We have been awarded funding from the National Institute for Health Research (NIHR) Public Health Research for Applied Research stream to test a behaviour change intervention (the new service) which uses promotional videos, leaflets and vaccination clinics in care homes designed to encourage more care home staff to uptake the flu vaccine.
Every year flu, caught from staff and visitors, causes serious illness and death in care home residents. The best defence against flu is vaccination, which prepares the body to be able to fight it. To best protect care home residents, the World Health Organisation recommends that over three quarters of care home staff should be vaccinated. In the UK, less than half of care home staff are vaccinated which means that residents are put at higher risk.
The FluCare study will help find out if offering flu vaccination clinics and tailored information about the risk of flu to care home residents has an influence on whether more care home staff have a flu vaccination. Using the findings, this research will develop a toolkit which will tell people about the new service and encourage them to use it. This study will be working closely with residents and their relatives to ensure that the study is appropriate for care homes.
After reviewing the evidence and speaking to care home staff and managers, this study found three main reasons for why staff do or do not get vaccinated. These are:
- How easily they can access vaccines
- How important their manager sees staff vaccination
- Attitudes and beliefs around vaccination
*It is important to note that this research started before the COVID-19 vaccinations became compulsory for care home staff and they will be monitoring the effect of this on flu vaccinations.
The research will test if the following approaches can increase how many staff get the flu vaccination:
- Health Care professionals vaccinating staff in the care home
- Providing vaccine information leaflets and videos for staff and managers
- Providing free vaccinations for everyone
- Offering incentives to managers who increase the number of vaccinated staff
- Monitoring how many staff get vaccinated and giving feedback to the home
The research has four stages that will take place over 3 years in East Anglia, London and the East Midlands. The four stages are:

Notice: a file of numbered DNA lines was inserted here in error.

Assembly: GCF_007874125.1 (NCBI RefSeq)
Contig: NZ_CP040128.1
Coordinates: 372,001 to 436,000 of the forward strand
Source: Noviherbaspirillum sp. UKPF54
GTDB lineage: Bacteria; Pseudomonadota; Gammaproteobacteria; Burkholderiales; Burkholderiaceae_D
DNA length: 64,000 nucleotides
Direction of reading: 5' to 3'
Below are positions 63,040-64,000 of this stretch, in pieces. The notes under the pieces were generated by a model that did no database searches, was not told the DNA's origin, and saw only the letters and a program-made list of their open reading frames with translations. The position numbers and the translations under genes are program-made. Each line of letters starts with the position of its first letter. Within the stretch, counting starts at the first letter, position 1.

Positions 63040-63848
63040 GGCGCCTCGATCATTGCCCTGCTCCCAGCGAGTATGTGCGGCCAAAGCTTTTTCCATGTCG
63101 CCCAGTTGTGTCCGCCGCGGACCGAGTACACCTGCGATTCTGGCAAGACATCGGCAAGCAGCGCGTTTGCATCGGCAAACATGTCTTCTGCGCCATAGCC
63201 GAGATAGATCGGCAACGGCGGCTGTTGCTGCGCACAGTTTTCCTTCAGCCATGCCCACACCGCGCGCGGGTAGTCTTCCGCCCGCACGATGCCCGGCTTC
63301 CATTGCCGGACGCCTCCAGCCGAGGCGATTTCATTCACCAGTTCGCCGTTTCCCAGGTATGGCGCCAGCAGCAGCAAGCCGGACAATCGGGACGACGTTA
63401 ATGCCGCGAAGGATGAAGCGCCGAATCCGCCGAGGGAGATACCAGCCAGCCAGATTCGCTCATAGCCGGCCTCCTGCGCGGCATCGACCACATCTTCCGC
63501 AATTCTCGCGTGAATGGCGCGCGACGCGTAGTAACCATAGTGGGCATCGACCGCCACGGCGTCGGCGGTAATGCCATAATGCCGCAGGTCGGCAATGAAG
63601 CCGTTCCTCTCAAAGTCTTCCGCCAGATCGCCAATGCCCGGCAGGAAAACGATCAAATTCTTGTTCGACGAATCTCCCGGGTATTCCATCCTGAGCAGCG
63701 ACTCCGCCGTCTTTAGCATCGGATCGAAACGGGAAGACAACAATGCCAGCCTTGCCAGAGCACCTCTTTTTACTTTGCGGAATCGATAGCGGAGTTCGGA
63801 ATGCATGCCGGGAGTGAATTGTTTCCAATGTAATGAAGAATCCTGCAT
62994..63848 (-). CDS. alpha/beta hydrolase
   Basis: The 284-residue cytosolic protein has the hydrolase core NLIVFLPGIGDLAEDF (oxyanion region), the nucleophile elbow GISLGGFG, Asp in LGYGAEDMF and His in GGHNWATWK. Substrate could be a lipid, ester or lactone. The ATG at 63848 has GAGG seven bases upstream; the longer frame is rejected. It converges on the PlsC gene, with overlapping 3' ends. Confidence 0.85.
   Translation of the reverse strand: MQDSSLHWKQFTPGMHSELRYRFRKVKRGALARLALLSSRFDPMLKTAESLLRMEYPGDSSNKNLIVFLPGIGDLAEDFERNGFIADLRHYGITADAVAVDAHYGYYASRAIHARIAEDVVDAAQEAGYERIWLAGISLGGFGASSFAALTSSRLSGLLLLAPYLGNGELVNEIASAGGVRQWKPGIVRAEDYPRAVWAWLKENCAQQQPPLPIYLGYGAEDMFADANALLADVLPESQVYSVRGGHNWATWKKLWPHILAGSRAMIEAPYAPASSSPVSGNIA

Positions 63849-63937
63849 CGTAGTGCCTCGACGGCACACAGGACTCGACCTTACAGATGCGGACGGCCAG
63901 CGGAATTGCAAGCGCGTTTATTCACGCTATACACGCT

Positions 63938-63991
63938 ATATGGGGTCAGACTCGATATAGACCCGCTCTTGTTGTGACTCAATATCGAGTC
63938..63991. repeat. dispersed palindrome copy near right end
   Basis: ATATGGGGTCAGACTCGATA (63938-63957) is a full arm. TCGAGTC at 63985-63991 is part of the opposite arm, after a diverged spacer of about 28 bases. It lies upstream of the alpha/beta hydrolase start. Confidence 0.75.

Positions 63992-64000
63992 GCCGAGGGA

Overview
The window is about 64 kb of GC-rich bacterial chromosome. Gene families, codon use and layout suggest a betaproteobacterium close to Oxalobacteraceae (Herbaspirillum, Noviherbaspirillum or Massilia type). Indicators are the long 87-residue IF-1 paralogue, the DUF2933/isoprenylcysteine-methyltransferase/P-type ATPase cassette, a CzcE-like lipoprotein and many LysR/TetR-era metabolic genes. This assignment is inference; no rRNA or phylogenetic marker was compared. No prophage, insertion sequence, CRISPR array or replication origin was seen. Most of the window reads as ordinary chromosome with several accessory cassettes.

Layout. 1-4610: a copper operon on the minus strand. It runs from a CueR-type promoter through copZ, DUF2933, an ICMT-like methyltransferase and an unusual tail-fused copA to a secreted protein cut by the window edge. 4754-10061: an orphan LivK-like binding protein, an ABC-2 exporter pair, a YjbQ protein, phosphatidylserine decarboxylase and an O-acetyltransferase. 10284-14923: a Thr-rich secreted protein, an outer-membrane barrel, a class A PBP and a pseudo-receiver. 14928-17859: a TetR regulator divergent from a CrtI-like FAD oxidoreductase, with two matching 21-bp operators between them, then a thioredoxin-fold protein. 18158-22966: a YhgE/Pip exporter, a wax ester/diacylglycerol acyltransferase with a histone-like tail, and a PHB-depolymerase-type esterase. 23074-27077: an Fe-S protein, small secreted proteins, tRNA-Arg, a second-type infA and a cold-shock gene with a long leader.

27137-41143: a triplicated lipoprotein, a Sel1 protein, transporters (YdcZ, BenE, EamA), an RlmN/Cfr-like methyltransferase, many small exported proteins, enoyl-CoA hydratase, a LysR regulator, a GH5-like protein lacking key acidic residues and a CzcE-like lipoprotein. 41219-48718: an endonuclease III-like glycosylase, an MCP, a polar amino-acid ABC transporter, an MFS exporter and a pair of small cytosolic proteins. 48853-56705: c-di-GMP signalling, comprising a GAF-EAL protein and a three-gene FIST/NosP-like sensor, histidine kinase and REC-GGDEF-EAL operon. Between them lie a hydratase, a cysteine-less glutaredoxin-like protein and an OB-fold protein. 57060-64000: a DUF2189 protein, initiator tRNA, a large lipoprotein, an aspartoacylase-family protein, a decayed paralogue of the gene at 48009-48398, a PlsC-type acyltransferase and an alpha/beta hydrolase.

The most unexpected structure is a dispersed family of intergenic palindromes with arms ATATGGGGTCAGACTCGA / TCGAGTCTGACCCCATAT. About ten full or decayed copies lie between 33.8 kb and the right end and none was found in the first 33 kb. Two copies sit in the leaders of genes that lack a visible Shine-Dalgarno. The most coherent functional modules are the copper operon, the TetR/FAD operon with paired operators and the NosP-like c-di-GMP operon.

Stage 1: Preparing the FluCare service
- Develop the vaccine information for staff, in consultation with our Patient and Public Involvement group (PPI)
- Make contact with care homes and GPs or community pharmacists to see if they can run flu vaccination clinics in care homes for the staff
Stage 2: The feasibility study
- Recruit ten care homes. There are five arms to the study (2 care homes in each)
- Two care homes receive the full service; six care homes receive different amounts of the service; two care homes just carry on with ‘service as usual’
- Test the different approaches
Stage 3: Learning from feasibility study
- Refine the service and decide which mixture of approaches to study on a larger scale
Stage 4: The Randomised Controlled Trial
- Recruit seventy care homes with low vaccination levels. Randomise them to see which care home will either get the new service or carry on with 'service as usual'
- At end of the flu season (2022/2023), compare how many staff are vaccinated in the 'new service' and 'service as usual' groups
- See if the service improves resident health and saves money for the NHS
- Find out whether people used the new service as intended
- Listen to people who were involved to find out what did and did not work to learn how to improve the service
So far, this study has developed the promotional material and they have interest from several care homes. As soon as they have ethical approval to do the research, then the study will commence.
Who is involved
Researchers linked in the ARC: Dr Linda Birt, Research Fellow, ARC East of England Inclusive Involvement in Research for Practice Led Health and Social Care (IIRP) theme / University of East Anglia (Linda.Birt@uea.ac.uk)